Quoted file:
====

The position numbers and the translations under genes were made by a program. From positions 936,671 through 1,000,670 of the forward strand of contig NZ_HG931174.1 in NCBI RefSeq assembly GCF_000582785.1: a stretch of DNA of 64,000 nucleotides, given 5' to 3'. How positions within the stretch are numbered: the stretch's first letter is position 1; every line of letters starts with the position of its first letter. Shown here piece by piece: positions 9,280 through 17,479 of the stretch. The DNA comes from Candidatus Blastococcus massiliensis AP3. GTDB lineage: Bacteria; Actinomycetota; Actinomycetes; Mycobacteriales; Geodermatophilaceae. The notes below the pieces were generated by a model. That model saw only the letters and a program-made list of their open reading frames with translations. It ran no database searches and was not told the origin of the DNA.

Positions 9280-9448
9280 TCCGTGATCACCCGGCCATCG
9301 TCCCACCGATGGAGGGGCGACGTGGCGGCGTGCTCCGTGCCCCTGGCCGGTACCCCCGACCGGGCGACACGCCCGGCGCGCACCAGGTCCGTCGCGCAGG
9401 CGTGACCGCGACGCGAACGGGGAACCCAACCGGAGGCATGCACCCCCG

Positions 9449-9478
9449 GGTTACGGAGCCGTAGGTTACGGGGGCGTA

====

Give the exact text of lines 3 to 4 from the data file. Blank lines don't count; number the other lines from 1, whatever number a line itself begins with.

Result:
9280 TCCGTGATCACCCGGCCATCG
9301 TCCCACCGATGGAGGGGCGACGTGGCGGCGTGCTCCGTGCCCCTGGCCGGTACCCCCGACCGGGCGACACGCCCGGCGCGCACCAGGTCCGTCGCGCAGG